The client does not know how many KDF iterations an account is configured with. It makes a prelogin call to the server and accepts any response as long as it is 5,000 or more. Meaning that a compromised server can give the client 5000 in the response and receive a weakly protected master password hash in the next API call.

It seems that this decision is connected to the Latest OWASP recommendation, but when I checked it a while ago, it seems that they are recommending 600,000 iterations when used with HMAC-SHA256. So, has their suggestion been changed recently or is there something that I don’t understand?


@palant Thanks for joining us on this forum.

My point was that someone with the capability to compromise the server in this way would be more likely to wreak havoc by introducing a software update containing a malicious payload, rather than setting up an exploit that would at best shave 5-9 bits of entropy off the master password.

So what should existing users do now? Should we manually set kdf iterations to 350,000?

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@PossibleGhost – Nice find. This is apparently a very recent change. As late as January 14, 2023, their “cheat sheet” webpage still showed a recommendation of 310,000.


Huh, they must have changed it in the past few days. The latest wayback machine snapshot still lists 310k.


Presumably, Bitwarden uses separate infrastructure for the API backend and update distribution. Someone who compromised one doesn’t necessarily control the other. And: no, compromise doesn’t necessarily happen through the usual deployment channels.

I’m pretty sure that I checked this page today before posting and it still said 310,000. Very recent change indeed.

Commented on the mobile PR for default iteration count, and Kyle found this commit

So it was just 1 hour ago.


You have 3 options:

  1. if you want to follow the OWASP guidelines, raise your client-side KDF iterations to 600,000 or more.

  2. Do nothing, and accept the fact that the effect of staying with the default 100,000 iterations (as opposed to 600,000) is equivalent to shaving 2.6 bits of entropy off the strength of your master password.

  3. Make up the difference by adding a a random numerical digit to the end of one of your passphrase word (which adds 3-6 bits of entropy), by randomly selecting a special character to use as a word separator (whihc adds 5 bits of entropy), and/or by adding one more random word to your passphrase (which adds 13 bits of entropy).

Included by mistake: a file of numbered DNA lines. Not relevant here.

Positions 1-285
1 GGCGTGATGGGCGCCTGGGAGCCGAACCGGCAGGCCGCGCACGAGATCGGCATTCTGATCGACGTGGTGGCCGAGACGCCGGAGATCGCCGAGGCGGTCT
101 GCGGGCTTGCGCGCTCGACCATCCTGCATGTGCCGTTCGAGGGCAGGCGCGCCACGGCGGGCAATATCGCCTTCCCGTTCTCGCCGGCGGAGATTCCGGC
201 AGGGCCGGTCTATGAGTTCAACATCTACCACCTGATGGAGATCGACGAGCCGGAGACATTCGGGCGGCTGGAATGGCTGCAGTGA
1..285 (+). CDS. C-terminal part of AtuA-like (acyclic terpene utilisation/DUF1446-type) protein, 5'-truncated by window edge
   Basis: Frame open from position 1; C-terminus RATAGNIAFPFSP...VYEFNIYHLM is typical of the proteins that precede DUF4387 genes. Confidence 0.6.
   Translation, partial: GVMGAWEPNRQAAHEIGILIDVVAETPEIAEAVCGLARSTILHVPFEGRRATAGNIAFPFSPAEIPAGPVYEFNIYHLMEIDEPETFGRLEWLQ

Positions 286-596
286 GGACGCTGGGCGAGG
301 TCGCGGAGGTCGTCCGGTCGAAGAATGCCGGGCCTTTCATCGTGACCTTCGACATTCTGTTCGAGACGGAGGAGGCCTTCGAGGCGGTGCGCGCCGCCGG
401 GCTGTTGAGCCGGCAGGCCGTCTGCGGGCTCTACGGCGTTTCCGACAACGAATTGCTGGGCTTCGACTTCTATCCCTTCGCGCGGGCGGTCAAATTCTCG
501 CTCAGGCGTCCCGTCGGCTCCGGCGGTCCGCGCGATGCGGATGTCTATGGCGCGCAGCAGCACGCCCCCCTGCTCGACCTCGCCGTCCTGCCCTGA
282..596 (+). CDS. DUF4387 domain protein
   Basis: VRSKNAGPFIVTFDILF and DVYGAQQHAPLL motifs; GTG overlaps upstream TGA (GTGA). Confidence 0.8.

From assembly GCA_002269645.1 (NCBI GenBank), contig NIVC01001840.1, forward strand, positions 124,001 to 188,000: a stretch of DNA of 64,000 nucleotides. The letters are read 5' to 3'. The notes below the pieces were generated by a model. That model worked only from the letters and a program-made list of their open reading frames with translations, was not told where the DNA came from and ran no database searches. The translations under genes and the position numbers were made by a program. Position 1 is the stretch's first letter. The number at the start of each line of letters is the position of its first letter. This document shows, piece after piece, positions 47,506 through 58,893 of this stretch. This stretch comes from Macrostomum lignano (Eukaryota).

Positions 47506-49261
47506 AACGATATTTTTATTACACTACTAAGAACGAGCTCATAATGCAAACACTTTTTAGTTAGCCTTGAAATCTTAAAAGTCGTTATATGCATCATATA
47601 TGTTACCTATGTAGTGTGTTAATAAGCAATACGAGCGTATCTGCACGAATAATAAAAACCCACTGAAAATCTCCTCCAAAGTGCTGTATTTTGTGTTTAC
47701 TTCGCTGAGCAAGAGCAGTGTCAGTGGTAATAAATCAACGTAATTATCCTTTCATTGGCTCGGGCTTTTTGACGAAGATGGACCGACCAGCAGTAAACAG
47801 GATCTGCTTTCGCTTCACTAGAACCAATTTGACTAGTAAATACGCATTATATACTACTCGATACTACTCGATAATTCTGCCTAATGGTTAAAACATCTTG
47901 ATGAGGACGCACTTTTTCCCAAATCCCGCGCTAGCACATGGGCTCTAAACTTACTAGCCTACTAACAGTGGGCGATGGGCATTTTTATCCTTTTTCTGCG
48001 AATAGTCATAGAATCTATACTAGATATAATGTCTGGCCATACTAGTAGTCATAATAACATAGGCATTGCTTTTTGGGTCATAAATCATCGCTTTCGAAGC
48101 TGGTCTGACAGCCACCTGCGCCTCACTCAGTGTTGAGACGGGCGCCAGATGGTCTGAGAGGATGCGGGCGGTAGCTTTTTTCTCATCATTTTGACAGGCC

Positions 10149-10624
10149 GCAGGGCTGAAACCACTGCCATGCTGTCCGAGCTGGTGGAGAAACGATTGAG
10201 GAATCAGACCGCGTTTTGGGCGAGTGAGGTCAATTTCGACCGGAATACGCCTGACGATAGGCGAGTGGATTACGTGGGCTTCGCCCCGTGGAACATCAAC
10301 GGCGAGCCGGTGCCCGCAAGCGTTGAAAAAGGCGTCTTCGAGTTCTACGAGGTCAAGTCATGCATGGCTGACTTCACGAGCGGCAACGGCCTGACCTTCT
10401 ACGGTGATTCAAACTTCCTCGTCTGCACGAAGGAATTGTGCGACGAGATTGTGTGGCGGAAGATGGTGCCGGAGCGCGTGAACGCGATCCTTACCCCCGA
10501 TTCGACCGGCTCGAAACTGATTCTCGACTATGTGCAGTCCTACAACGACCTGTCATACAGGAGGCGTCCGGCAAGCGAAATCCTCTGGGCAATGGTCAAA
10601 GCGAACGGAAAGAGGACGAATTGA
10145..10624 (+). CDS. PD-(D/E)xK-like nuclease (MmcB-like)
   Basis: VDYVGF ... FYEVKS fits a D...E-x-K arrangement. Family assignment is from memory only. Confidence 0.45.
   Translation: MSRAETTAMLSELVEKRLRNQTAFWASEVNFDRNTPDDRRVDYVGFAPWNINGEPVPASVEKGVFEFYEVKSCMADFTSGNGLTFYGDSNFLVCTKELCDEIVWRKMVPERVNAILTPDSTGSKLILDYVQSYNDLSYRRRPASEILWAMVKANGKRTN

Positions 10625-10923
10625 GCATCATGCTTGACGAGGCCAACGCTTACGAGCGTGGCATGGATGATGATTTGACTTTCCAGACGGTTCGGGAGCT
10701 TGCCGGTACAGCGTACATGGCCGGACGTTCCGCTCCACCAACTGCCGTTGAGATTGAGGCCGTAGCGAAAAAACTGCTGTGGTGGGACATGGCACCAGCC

Thanks for sharing the link to the OWASP commit. Reading the annotations and following the links, one gets to the original source of these recommendations (Steve Thomas’s site), including an explanation of the methodology/rationale:

There we learn that the recommended values are the minimum number of iterations required to keep the hash rate at <10kH/s/GPU for a GPU that costs around $900 (e.g., 2/3 of an RTX 4090).

Steve clarifies in a Mastodon post that these are his recommended minimums for authentication, but that for encryption, one should aim to reduce the effective hash rate by an order of magnitude, to <1 kH/s.

Since the stretched master key is used to encrypt the account encryption key, achieving the hash rate recommended by Steve would require 6,000,000 client-side iterations of PBKDF2-HMAC-SHA256. Unfortunately, Bitwarden has set 2,000,000 iterations as an upper limit. Perhaps is is time to revisit Issue #589, or perhaps we should be patient and wait for your work on Argon2 support to be completed and merged. :rocket:


Yeah, as the post you linked mentioned:

Hashing algorithms are ordered best to worst. When in doubt “just use bcrypt”. Only use PBKDF2 if you must use it. PBKDF2 is a bad algorithm because it is slow for the defender and fast for the attacker.

The marginal increase in security just makes the user experience so much worse :frowning:
So for me, argon2 is the only path forward, as it is orders of magnitude slower to crack, with the same user experience.


One commenter in the article by @palant mentioned that his old account (allegedly created in 2020) was set to 5000.

I can confirm this behavior. My account was created in September of 2018. I checked my settings on Jan 12, 2023 and found my account also only had 5000 iterations.

I just want to point out that while this thread discusses whether 310,000 or 600,000 there are probably thousands of accounts with 5,000 which should be highlighted.

EDIT: Another report of a 5000 iterations account can be found here Oof, my Bitwarden account was created a while ago and was set to only 5,000 iter... | Hacker News


I run a self-hosted instance. How does this also affect me? The very same way?
Should I upgrade to get the count increase? Any other action?

That this happened with an account created in 2020 is hard to believe considering it was updated to 100k in October 2018: default iterations when registering is now 100k · bitwarden/[email protected] · GitHub

But yeah, notify of outdated iteration count on login would be cool.

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Yes, I don’t think so either. The commenter actually said that they started using the account in 2020, but the account itself is probably older.

If I read the change history correctly, there were multiple intermediate steps adjusting the iteration count for new accounts from 5,000 to 100,000 between April and September 2018. There have already been reports of accounts configured with 50,000 iterations which is one such intermediate step. But any accounts created before 2018 are likely configured with merely 5,000 iterations – there was no automated upgrade, most people aren’t even aware of this setting.